1. File for Federal Financial Aid

If you haven’t already filed the Free Application for Financial Student Aid (FAFSA), it’s not too late. The federal government accepts FAFSA applications throughout the year, although your state and college may have their own deadlines.

Federal financial aid probably won’t pay for your entire school year — undergraduate students can qualify for up to $5,775 in Pell Grants, based on income — but it can make a dent. Other U.S. Department of Education grants, loans and work study programs can help supplement that amount.

2. Take Out a Private Student Loan

Unfortunately, federal financial aid might not cover all your expenses, so you might need to borrow more money from a private lender.

Try searching Credible. It’s like Zillow, except for private student loans. You can compare options to shop for your best match in under two minutes -- and it’s free to use. You’ll be able to find rates as low as 3.15% APR with autopay.

Oh, and you’ll get actual rates, not the estimated ones that tack on tons of money after the fact.

More than 2,200 schools are eligible, and it also offers flexible repayment plans to suit your life circumstances.

Do remember that it might be more difficult to get one of these loans if you don’t have any credit history, so you might need a co-signer. Credible’s tools can help you see how different co-signers can impact rates and loan products available to you.

But remember, your rate will be based on your specific credit profile.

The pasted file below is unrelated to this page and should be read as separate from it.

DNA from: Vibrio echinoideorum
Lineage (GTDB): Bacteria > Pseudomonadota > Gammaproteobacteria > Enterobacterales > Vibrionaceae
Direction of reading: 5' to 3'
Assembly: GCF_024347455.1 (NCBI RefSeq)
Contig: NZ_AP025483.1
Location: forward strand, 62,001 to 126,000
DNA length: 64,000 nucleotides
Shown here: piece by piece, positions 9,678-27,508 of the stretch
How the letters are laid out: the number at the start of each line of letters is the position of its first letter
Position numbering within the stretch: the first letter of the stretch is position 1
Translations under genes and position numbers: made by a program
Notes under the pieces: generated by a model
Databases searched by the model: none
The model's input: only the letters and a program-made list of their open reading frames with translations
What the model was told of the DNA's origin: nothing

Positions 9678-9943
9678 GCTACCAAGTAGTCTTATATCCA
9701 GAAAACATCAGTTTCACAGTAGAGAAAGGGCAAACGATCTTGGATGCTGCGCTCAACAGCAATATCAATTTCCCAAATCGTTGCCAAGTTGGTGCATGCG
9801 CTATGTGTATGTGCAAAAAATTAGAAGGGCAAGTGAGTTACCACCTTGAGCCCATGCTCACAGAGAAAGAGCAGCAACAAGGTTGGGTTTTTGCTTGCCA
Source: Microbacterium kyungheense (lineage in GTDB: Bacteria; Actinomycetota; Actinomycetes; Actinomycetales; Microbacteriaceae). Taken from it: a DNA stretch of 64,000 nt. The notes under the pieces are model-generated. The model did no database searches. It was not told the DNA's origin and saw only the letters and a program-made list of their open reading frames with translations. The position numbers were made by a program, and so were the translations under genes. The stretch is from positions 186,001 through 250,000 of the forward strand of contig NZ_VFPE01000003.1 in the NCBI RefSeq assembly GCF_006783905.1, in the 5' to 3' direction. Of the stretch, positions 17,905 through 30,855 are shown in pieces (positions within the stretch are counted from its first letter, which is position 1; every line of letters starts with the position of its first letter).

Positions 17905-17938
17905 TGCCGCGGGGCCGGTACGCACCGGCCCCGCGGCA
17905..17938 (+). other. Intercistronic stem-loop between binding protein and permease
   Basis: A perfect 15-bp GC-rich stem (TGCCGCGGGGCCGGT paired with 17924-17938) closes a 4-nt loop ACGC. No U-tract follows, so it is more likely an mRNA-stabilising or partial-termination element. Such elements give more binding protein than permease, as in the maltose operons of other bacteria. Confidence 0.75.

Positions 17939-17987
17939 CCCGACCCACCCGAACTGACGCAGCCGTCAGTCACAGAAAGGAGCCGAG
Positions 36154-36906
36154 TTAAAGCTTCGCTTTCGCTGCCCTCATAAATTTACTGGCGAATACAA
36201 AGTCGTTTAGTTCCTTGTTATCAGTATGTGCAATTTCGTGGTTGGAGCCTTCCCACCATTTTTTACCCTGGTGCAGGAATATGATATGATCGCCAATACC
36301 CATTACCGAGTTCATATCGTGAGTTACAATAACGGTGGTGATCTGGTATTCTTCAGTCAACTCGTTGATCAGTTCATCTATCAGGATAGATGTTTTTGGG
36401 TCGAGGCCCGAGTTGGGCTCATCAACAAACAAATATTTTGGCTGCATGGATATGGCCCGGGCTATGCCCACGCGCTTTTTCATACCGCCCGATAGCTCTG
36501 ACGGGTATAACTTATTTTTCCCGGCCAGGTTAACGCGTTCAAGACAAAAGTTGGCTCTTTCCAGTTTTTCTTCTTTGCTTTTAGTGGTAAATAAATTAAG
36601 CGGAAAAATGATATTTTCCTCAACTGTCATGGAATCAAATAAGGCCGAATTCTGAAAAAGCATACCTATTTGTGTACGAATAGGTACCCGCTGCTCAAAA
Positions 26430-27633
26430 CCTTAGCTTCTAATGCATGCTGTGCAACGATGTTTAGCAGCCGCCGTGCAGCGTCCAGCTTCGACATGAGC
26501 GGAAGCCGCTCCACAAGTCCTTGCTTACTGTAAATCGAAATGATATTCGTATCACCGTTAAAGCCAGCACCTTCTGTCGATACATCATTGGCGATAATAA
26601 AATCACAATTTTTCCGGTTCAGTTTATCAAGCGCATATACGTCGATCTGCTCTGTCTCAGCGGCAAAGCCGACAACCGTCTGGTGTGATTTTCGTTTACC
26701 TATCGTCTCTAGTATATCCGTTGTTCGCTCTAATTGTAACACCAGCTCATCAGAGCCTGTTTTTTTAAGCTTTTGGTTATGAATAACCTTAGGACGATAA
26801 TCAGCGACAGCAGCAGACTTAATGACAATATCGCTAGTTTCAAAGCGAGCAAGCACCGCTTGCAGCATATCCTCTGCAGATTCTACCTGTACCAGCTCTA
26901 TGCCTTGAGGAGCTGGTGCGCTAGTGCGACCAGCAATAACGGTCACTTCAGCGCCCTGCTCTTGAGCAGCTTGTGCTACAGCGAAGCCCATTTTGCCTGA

Start perusing your options for free.

3. Complete a Special Circumstances Form

Life happens. If you’re in a pinch for last minute funds because of job loss, illness, divorce or other special circumstances, you may qualify for additional help.

Meet with your school’s financial aid officer about completing the school’s special circumstances form. You’ll have to go through a verification process that will require documentation of the change in circumstances, but it could be financially worth it.

4. Meet With an Aid Officer

Whether you have special circumstances or not, if you need additional funds, you should sit down with your school’s financial aid officer. Maybe there’s a work study program that can provide some extra cash, or a generous alum who wants to help students just like you.

The financial aid officer can also let you know about scholarship cancellations and late-deadline scholarships.

5. Follow Up With Scholarship Committees

Didn’t get that scholarship you were counting on? It doesn’t hurt to follow up with the scholarship committee or your school’s financial aid office.

Students who were awarded scholarships to multiple schools may decide to attend another one, freeing up the funds you wanted. Or, maybe, the student who won that scholarship won’t be able to attend college after all. (It happens!)

6. Apply for Late-Deadline Scholarships